Because It's Friday

Beloved crossing guard offers smiles and safe passage

Wes Hennig, crossing guard for generations of students at Woodstock Elementary School. Vermont Standard photo

by the Vermont Standard

When four-year-old Carter Ralph arrived for pre-K class on the first day of school at Woodstock Elementary School (WES) on Aug. 30, his friend — Mr. Wes the Crossing Guard — was there to greet him, fully bedecked in a pirate costume.

“Mr. Wes is my friend. He gives me gifts and toys to play with,” a bashful, soft-spoken Carter shared on Tuesday morning as he arrived at school hand-in-hand with his mother, Marianne Ralph, and older sister Ella, 6.

For two generations of WES students and their families, Wes Hennig is a beloved figure, kindly mentor, and steady friend, whether at the helm of the elementary school’s maintenance team or, since his retirement from that gig two-plus years ago after 22 years, as the jovial, grandfather-like man who, as the local crossing guard, greets students, families, and staff coming and going from WES each day of the school year. To Woodstock kids from 4 to 24, he’s known simply and affectionately by the name by which they’ve always known him:

Mr. Wes.

“He deserves to be recognized,” Principal Maggie Mills commented at the end of the school day last Friday, shortly after Wes Hennig concluded another five-days-a-week stint as the WES crossing guard along South Street just outside Woodstock Village. “He’s just such a great presence. My only hope is that he’ll keep on doing it. He certainly doesn’t need to do it, but I think he just loves to be connected to the school and the kids in some way,” Mills added. Wes Hennig’s commitment to connecting with WES children at their own level dates back two decades and more. “He was always working on projects with the kids, such as building birdhouses or working with mentees to repair furniture. He was a really important mentor for the students while he was here. He also has extensive knowledge of history, especially of Vermont during the Colonial period and the French and Indian War,” the WES principal raved.

Marianne Ralph waxes ecstatic when she talks about young Carter’s affection for Mr. Wes — and she asserts that it’s a two-way street. “I think when another adult goes above and beyond for a kid, as parents and a family, that’s something you’ll remember forever. I know that Carter will always remember it. He’s only in pre-K, but he totally clicks with Mr. Wes and loves to see him every day. It’s just such a special part of living here. Carter is young, he loves costumes and dressing up, and he always wants to bring something to show Mr. Wes each day,” Ralph enthused. “Mr. Wes will always ask, ‘What is it you have for me today, Carter? Can you show it to me?’ He’s just the sweetest man.”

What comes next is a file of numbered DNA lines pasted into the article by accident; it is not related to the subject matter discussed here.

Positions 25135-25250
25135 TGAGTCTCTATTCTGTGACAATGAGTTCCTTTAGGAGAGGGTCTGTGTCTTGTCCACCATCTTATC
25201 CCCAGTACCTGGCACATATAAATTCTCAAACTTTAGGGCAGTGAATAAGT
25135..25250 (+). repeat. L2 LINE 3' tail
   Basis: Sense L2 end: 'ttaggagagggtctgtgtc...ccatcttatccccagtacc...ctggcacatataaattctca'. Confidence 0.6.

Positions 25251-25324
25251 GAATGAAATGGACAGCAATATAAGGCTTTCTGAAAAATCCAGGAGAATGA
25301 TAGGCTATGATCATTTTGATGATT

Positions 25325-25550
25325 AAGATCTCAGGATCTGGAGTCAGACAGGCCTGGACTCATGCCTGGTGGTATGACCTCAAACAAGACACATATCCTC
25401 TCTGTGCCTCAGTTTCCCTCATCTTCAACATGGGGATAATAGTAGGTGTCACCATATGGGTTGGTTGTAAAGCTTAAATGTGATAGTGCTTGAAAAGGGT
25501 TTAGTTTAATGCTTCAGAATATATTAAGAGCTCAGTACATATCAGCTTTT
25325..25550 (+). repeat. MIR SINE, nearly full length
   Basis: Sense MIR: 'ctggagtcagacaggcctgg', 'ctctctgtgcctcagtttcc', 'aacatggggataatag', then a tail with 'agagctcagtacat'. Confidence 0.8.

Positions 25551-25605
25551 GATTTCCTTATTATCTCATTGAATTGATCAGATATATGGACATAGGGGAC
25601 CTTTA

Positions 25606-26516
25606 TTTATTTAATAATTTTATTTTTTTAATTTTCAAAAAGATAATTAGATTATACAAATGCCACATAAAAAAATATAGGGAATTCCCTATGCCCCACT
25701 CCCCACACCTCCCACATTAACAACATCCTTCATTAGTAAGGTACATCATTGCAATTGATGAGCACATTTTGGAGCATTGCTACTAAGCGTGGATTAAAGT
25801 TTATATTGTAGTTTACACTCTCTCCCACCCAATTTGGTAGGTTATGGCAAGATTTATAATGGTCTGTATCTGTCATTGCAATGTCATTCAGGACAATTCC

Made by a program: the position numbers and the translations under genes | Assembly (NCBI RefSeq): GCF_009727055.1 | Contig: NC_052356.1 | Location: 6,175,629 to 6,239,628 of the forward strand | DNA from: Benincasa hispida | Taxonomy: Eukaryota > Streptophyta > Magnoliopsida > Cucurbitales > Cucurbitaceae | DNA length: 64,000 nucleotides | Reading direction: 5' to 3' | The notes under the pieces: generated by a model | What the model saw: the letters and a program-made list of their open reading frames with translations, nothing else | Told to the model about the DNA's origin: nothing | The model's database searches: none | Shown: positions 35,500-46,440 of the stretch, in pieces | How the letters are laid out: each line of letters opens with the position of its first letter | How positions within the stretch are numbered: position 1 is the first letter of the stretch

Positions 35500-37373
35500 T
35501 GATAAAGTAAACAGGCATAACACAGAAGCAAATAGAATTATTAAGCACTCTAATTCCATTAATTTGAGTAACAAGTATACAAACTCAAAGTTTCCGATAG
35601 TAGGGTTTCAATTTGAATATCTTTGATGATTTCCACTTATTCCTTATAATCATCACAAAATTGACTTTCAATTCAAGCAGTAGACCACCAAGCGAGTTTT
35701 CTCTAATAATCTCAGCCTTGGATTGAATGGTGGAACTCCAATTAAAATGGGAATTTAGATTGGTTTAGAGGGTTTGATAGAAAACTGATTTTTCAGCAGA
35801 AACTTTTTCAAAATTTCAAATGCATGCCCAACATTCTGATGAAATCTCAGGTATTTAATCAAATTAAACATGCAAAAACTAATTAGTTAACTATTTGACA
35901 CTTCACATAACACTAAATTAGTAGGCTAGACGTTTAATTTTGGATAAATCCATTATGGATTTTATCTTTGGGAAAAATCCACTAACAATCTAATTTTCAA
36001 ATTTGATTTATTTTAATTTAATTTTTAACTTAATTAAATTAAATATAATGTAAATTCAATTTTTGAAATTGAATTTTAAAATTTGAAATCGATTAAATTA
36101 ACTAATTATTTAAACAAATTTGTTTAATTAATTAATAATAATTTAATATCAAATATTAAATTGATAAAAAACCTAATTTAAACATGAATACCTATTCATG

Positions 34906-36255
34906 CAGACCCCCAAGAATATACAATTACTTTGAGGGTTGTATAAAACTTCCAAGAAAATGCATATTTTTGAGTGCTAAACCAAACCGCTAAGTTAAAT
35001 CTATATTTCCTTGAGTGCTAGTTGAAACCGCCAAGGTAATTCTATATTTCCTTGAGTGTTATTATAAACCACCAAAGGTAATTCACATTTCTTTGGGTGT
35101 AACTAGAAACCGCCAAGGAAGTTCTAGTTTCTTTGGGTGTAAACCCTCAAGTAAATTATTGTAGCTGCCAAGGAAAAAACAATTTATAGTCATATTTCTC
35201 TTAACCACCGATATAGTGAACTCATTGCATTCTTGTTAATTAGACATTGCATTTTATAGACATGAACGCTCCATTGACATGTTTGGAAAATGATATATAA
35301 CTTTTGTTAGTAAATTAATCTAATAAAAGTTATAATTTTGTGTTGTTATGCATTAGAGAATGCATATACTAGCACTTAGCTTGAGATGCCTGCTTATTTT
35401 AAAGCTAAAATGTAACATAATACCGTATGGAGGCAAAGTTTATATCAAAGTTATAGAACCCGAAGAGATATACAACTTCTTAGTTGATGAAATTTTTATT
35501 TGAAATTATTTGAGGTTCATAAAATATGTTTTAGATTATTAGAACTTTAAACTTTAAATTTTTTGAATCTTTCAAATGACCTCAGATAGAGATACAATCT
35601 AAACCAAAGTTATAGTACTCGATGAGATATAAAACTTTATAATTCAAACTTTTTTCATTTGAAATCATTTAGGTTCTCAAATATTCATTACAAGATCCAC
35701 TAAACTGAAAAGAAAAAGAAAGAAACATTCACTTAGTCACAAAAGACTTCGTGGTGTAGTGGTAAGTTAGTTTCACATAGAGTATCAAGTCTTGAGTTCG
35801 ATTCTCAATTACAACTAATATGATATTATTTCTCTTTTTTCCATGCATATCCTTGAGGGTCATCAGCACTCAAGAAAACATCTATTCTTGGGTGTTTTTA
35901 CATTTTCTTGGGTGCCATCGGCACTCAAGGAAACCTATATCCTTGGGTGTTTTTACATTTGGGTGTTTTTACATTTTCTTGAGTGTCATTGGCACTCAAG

One of young Carter Ralph’s prized possessions is a toy treasure chest, replete with sparkling “jewels” that Mr. Wes gave to him at the very end of the last school year. Carter acknowledged the gift anew on the first day of school in late August when he greeted Mr. Wes at his post along South Street, just outside the playground and main entrance of WES, excitedly waving a small pirate flag. “Carter was so excited to be here,” his mother recalls. “Every time you go to the school, in the morning or afternoon, it’s always, “Mr. Wes, hello, how are you?’ He knows everyone – all the kids, all the parents.” About that pirate flag Carter was sporting? Mr. Wes gave his school-crossing charge “a huge pirate flag, a Jolly Roger flag” just a few days ago.